Does EU Sanctions On Iran Reveal Double Standards On Human Rights?

On Saturday, 24 April 2021, Iran published a formal letter protesting against the European Union’s (EU) sanctions and blacklisting of eight Iranian military commanders and security officials, over their roles in the deadly crackdown on protests in 2019. Significantly, this is the first time the EU has imposed sanctions on Iran on account of human rights violations since 2013.


Written by the High Council of Human Rights of Iran, the letter criticises the EU for policies it says are “enforcing the illegal and oppressive sanctions” which violate the human rights of Iranians living both inside and outside the country. Aside from the 2019 sanctions, Iran chides the EU for having failed to condemn the U.S.’s January 2020 assassination of Iran’s top general, Qassem Soleimani. Alongside this, the council’s belief that several European countries continue to shelter members of the Mujahedin-e Khalq – who Iran recognises as a “terrorist organisation” that supplied chemical weapons to Saddam Hussein in the 1980s – has found its way into the letter.


The sanctions, which also target three prisons where detainees reportedly endured inhumane conditions and torture, impose travel bans and asset freezes on human rights violators. The latest sanctions, implemented on 13 April, come as a response to the government-authorised lethal crackdown of protestors demonstrating against the 200 per cent hike in gasoline prices in 2019. Amnesty International estimated 300 people were killed and thousands more were detained during that time. 


Several critics question the EU’s delayed response, to which the EU points to the UN special rapporteur on the situation of human rights in Iran that was only published on 9 March. The report confirms that Tehran used lethal force during the protests, further probing why Iran had failed to conduct proper investigations or hold anyone accountable. It was then that the EU moved forward with sanctions.


However, they are not the first sanctions to be imposed on the Middle Eastern nation.


In 2018, the Donald Trump administration imposed its own set of punishing economic, trade, and financial sanctions after they had jettisoned the 2015 nuclear accord, a deal that interferes with nuclear bomb building activities. This not only saw the ramping up of Tehran’s nuclear capacity and production of enriched uranium as the country’s oil exports fell by 80 per cent (Reuters), but several European countries’ refusal to work with Iranian firms on vaccines and medical advancement (High Council of Human Rights of Iran) – a particularly harmful impact amidst the global COVID-19 pandemic. 


While the Council of the EU is yet to receive the letter, Peter Stano, an EU spokesperson for foreign affairs and security policy, refuted the assertion that the 13 April 2021 sanctions are politically motivated. “Quite to the contrary, the EU repeatedly rejected the unilateral imposition of the U.S. sanctions and prevented U.S. efforts under the Trump administration to reintroduce UN sanctions on Iran,” noted Stano to Al Jazeera. On top of this, he added that the EU has been proactive in securing food and medical supplies to Iran, especially during the coronavirus pandemic.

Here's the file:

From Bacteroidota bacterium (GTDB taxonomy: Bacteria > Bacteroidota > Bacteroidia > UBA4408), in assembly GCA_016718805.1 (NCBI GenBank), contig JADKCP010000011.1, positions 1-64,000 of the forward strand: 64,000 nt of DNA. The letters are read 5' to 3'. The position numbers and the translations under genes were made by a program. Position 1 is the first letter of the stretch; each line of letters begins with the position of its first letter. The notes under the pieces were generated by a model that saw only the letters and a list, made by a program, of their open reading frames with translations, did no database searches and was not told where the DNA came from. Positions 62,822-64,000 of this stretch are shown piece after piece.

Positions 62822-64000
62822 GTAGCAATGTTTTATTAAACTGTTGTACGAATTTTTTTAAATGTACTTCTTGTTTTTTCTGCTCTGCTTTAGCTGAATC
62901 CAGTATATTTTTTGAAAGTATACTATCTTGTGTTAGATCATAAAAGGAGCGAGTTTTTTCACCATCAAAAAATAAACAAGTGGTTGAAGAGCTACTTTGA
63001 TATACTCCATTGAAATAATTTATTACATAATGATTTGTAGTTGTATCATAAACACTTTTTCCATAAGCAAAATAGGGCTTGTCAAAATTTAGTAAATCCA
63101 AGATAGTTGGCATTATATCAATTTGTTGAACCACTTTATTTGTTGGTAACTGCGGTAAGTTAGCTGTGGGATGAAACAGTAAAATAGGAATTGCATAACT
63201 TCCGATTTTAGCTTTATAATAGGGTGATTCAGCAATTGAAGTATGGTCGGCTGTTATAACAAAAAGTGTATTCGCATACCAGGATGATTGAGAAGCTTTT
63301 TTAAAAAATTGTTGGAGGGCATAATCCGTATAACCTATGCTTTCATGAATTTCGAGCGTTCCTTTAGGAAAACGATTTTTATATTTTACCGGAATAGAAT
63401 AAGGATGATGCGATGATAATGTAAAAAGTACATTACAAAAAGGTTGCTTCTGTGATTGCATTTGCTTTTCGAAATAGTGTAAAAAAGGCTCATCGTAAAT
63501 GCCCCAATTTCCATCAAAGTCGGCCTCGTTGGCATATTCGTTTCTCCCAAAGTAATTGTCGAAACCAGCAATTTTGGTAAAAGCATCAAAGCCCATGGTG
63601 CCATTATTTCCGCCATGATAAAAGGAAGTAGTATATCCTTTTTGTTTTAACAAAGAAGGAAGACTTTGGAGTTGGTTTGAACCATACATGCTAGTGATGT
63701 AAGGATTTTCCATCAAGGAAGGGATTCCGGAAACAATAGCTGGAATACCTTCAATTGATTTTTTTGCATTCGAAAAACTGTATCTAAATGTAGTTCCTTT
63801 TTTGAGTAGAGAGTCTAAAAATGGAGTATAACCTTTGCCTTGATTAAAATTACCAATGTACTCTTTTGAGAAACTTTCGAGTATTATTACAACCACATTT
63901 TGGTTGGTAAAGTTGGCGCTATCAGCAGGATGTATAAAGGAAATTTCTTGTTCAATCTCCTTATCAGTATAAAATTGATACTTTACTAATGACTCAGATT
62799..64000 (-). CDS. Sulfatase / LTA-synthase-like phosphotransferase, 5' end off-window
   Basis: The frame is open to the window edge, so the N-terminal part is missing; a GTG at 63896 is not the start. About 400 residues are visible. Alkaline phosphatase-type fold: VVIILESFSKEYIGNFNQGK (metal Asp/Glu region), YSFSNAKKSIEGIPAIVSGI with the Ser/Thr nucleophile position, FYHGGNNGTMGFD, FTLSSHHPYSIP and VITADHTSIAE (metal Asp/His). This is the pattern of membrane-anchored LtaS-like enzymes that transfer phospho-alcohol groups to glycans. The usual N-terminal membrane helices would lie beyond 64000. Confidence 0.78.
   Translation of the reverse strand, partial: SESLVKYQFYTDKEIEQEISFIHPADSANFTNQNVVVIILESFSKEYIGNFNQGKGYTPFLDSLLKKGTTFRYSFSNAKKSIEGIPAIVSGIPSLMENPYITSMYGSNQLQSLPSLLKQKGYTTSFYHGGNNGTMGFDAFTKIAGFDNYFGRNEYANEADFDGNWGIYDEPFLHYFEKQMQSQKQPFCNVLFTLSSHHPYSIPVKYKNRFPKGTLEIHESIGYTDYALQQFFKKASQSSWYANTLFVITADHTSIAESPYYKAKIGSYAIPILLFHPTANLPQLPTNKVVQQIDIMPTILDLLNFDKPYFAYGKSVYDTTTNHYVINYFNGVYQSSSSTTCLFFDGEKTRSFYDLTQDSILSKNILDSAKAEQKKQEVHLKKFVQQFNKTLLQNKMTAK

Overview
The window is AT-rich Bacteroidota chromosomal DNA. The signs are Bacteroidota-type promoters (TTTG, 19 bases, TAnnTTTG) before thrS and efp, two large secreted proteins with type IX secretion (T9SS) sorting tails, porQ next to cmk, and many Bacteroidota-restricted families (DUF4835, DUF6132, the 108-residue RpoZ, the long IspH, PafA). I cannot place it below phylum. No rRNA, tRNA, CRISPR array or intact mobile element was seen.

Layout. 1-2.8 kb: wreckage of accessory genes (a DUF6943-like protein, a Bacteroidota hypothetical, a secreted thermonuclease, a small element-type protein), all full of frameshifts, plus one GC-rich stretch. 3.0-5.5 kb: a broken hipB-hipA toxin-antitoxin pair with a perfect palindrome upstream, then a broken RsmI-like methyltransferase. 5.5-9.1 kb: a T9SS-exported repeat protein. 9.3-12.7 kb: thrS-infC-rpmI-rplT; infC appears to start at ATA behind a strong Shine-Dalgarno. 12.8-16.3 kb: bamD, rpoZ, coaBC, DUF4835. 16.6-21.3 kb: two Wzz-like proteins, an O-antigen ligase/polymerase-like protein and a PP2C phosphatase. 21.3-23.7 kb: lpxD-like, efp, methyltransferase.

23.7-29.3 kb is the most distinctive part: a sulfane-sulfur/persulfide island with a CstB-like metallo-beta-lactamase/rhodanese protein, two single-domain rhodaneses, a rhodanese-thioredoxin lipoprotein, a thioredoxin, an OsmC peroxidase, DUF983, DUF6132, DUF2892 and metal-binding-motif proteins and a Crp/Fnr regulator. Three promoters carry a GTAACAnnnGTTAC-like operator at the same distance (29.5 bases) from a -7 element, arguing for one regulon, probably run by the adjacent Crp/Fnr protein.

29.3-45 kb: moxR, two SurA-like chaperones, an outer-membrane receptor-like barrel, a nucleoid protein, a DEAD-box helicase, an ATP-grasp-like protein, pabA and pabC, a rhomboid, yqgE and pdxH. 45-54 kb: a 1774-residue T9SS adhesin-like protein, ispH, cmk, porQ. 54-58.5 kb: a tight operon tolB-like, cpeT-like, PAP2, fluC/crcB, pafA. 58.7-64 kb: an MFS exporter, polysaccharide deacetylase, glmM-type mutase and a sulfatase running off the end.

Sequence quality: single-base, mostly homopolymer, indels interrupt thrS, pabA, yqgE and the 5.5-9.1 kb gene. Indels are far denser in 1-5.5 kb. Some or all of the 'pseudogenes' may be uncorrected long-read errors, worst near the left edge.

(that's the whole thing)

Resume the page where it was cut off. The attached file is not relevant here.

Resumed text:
To Stano’s point, Germany, France, and the United Kingdom, – the European trio collectively known as the E3 – participated in the Joint Comprehensive of Action (JCPOA) talks in Vienna, where they all cited progress being made on lifting U.S. sanctions on Iran and safeguarding the 2015 nuclear accord. However, future progress may be inhibited as the EU’s imposition of sanctions prompted Iran’s foreign ministry to announce that it will immediately suspend talks and cooperation with the EU on human rights, including “terrorism,” illicit drugs, and refugees (Al Jazeera).


Not all hope is lost, however. According to Iranian ambassador Seyyed Majid Tafreshi, the Human Rights Council is calling on the EU to “bring the violators of the fundamental rights of the Iranian nation into trial without politicisation” (Al Jazeera). What exactly, “without politicisation,” entails, is yet to be determined. Although the EU is firm in its denial that sanctions were not politically motivated, they may have to re-evaluate their position or approach in order to bring Iran back to the table and prevent further harm to innocent Iranian citizens. This is crucial so as to prevent an impasse on human rights progress, and further harm being imposed on innocent lives.


Within Iran, the sanctions were described to have had “intentional damage on the health and wellbeing of the Iranian people, particularly children, women, the elderly, and persons with disability” (High Council of Human Rights of Iran). In particular, more than a dozen children have died due to the lack of access to medicine treating a rare medical condition called epidermolysis bullosa (EB). Meanwhile, Iranian migrants and students are facing increased discrimination in European countries, with several Iranian citizens facing mistreatment in European prisons after being held on “arbitrary” charges, claims the High Council of Human Rights of Iran. If not the removal of sanctions, then swift action must be taken by international organisations to support Iran with socio-economic harm caused by said sanctions.